Attendees of the Intermodal Association of North America’s annual expo here considered the options late last month as industry stakeholders everywhere search for the right solutions.
Drayage fleet executives re-counted ongoing matters such as waits of up to six hours in terminals, chassis operational and maintenance issues and the financial consequences delays bring.
“There is now a maritime-ports industrywide recognition” that drayage drivers’ working environment and compensation need to be upgraded, said Curtis Whalen, executive director of the Intermodal Motor Carriers Conference at American Trucking Associations.
But David Manning, president of drayage fleet owner TCW Inc., said if carriers supplied chassis 100% of the time, there would be no shortage. “We would figure out how to manage them if we didn’t have to straddle the fence and provide the chassis some of the time but not others,” he said. “Nobody is in charge now.”
Manning also leads the North American Cooperative Chassis Pool, which is controlled by truckers, and is a vice chairman of ATA.
“We have to be solutions-oriented. We have to make sure drivers get the necessary returns [on investment],” XPO Drayage President Hans Stig Moller said. “If you have your own chassis, you shouldn’t be held up.”
XPO (formerly Bridge Terminal Transport) and other drayage carriers have invested in their own chassis. So have groups such as the Harbor Trucking Association.
However, leasing companies provide about 85% of the chassis, said Steve Rubin, president of ITS Technologies & Logistics.
Jerri Parks, director of intermodal for Norfolk Southern Railway, described what is thought to be the rail industry’s first mobile app targeted to intermodal truckers.
Drivers can use the Norfolk Southern app for reservations, equipment and paperwork — giving the railroad and the driver faster access to information.
“We can use that data to attack” terminal issues, she said.
The app was rolled out earlier this year in Atlanta, with a target to offer it at all 52 terminals this year. Most drivers like the application, Parks said, which has cut about 10 minutes out of terminal time.
BNSF Railway is developing an app while Union Pacific Railroad doesn’t have one. CSX Transportation didn’t respond. The executives from BNSF and Union Pacific stressed steps taken to improve chassis quality, driver treatment and terminal operating efficiency.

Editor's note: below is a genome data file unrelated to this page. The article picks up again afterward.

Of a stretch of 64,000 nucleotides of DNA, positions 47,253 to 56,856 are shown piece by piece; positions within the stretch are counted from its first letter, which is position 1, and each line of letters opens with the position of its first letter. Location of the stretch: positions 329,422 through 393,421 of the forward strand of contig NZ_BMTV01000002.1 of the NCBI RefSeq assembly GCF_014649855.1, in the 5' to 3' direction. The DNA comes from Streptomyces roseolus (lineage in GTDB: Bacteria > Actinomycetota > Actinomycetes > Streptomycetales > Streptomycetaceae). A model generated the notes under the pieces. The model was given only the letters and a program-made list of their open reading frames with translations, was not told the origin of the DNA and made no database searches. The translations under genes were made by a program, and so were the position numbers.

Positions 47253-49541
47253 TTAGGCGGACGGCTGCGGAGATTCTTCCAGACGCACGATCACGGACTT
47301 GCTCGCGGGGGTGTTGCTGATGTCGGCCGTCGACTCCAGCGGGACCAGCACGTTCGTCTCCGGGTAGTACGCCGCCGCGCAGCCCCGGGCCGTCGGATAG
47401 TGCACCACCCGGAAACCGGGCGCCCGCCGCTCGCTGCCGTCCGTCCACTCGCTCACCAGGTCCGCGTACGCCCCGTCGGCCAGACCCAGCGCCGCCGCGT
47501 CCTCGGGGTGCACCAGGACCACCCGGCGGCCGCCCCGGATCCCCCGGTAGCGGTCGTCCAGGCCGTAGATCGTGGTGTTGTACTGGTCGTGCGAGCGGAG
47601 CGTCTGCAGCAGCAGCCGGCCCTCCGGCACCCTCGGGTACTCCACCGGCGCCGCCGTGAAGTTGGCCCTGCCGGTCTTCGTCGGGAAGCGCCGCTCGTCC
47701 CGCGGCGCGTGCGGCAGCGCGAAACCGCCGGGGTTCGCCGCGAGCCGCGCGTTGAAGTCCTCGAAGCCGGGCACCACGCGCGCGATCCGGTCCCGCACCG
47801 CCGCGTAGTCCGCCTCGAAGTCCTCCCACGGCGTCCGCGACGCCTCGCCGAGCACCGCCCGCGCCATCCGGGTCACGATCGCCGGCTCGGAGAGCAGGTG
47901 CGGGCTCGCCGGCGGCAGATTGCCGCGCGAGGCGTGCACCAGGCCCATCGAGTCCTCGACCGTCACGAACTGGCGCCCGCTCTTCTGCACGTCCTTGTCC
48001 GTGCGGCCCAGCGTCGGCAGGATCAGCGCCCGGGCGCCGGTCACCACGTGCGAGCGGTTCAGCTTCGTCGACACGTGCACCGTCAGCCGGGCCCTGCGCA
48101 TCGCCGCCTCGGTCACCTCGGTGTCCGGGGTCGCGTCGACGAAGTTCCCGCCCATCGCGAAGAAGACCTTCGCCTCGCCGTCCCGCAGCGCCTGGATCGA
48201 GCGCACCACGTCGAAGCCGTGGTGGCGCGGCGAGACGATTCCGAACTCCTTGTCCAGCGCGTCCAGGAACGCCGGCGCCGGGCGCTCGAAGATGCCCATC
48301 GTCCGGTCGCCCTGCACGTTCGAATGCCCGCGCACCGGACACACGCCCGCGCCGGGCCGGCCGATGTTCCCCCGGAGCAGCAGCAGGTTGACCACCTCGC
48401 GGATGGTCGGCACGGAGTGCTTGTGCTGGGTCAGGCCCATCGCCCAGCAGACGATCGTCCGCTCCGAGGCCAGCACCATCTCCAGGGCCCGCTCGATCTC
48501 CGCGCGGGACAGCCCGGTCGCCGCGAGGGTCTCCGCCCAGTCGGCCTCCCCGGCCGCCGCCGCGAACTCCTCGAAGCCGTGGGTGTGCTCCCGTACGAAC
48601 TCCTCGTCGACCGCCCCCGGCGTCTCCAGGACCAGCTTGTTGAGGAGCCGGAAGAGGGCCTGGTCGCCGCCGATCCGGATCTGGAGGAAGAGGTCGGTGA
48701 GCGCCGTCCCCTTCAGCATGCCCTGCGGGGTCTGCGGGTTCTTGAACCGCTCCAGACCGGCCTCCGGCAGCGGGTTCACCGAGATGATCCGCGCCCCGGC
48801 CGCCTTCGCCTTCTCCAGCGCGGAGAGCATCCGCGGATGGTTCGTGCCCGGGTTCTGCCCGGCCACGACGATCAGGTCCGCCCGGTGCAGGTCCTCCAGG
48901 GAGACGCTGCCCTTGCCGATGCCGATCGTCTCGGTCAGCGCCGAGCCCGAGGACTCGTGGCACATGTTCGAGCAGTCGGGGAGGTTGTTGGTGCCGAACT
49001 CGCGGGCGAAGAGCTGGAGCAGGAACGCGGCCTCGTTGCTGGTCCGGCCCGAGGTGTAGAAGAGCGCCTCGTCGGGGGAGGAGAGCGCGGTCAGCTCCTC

As for chassis pools, Noel Hacegaba, chief commercial officer at the Port of Long Beach, California, reported a 40% increase in chassis availability and a 20% reduction in truckers’ terminal time since a pool began in March.
The pool, with its 85,000 chassis, helps to prepare for handling ever-larger ships by better managing inventory. “We had very little visibility [of chassis] before,” he said. “It is amazing to see how much improvement has occurred.”
Off-terminal chassis storage facilities, which have been used on both coasts, is another option offered.
James Newsome, CEO of the South Carolina Ports Authority, addressed yet another option: appointment systems to give drivers more precise gate arrivals.
“We would prefer to get predictability of the work on the next day,” he said, because that would improve efficiency.
Darren Edwards, a local trucker in Chicago for Schneider, offered a combination of self-help and timing improvements. Some rail terminals are short-staffed during shift changes, he said, noting that he carries extra supplies, such as lights, to fix minor problems himself instead of waiting in a repair line.
Financial effects of terminal inefficiency were outlined, too. A coalition including shippers and carriers has asked the Federal Maritime Commission to address such drayage issues as detention fees. And others were vocal about the losses resulting from terminal inefficiency.
“We need to be the one that carriers want to do business with, so we don’t keep drivers sitting around,” said Denis Marion, director of U.S. transportation for LG Electronics. Faster trips for drivers might help LG get better rates, he hinted.
Officials from Universal Intermodal Services and Roadrunner Intermodal Services said they link driver treatment with future customers relationships, particularly at a time when drivers are in short supply.
“There are places where we have said we won’t go back there” because drivers are abused, Manning said.
Robert Curry, president of California Multimodal, noted that his company has “fired” shippers that mistreat drivers.